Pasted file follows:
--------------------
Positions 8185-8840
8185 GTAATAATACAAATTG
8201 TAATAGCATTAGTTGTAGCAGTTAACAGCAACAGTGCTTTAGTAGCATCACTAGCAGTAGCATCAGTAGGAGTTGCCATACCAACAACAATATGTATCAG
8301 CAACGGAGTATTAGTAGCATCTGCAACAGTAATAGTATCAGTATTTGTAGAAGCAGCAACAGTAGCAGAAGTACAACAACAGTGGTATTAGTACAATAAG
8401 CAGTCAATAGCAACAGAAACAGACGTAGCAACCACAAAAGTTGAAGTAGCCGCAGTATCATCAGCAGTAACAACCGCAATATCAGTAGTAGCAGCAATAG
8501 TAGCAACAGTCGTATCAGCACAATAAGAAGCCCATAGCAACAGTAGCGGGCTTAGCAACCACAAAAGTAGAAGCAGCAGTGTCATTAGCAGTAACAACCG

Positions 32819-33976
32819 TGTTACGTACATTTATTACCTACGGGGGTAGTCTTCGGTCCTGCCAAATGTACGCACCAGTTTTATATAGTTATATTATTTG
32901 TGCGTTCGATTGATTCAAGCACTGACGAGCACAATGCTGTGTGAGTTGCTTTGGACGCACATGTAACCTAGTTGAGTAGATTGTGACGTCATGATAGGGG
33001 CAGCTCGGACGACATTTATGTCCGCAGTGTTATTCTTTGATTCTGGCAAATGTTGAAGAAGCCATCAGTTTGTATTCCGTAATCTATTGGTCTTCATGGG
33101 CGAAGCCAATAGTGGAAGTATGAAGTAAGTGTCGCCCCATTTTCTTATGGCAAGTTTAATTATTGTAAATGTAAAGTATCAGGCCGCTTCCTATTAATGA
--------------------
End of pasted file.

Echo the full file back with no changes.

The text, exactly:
Positions 8185-8840
8185 GTAATAATACAAATTG
8201 TAATAGCATTAGTTGTAGCAGTTAACAGCAACAGTGCTTTAGTAGCATCACTAGCAGTAGCATCAGTAGGAGTTGCCATACCAACAACAATATGTATCAG
8301 CAACGGAGTATTAGTAGCATCTGCAACAGTAATAGTATCAGTATTTGTAGAAGCAGCAACAGTAGCAGAAGTACAACAACAGTGGTATTAGTACAATAAG
8401 CAGTCAATAGCAACAGAAACAGACGTAGCAACCACAAAAGTTGAAGTAGCCGCAGTATCATCAGCAGTAACAACCGCAATATCAGTAGTAGCAGCAATAG
8501 TAGCAACAGTCGTATCAGCACAATAAGAAGCCCATAGCAACAGTAGCGGGCTTAGCAACCACAAAAGTAGAAGCAGCAGTGTCATTAGCAGTAACAACCG

Positions 32819-33976
32819 TGTTACGTACATTTATTACCTACGGGGGTAGTCTTCGGTCCTGCCAAATGTACGCACCAGTTTTATATAGTTATATTATTTG
32901 TGCGTTCGATTGATTCAAGCACTGACGAGCACAATGCTGTGTGAGTTGCTTTGGACGCACATGTAACCTAGTTGAGTAGATTGTGACGTCATGATAGGGG
33001 CAGCTCGGACGACATTTATGTCCGCAGTGTTATTCTTTGATTCTGGCAAATGTTGAAGAAGCCATCAGTTTGTATTCCGTAATCTATTGGTCTTCATGGG
33101 CGAAGCCAATAGTGGAAGTATGAAGTAAGTGTCGCCCCATTTTCTTATGGCAAGTTTAATTATTGTAAATGTAAAGTATCAGGCCGCTTCCTATTAATGA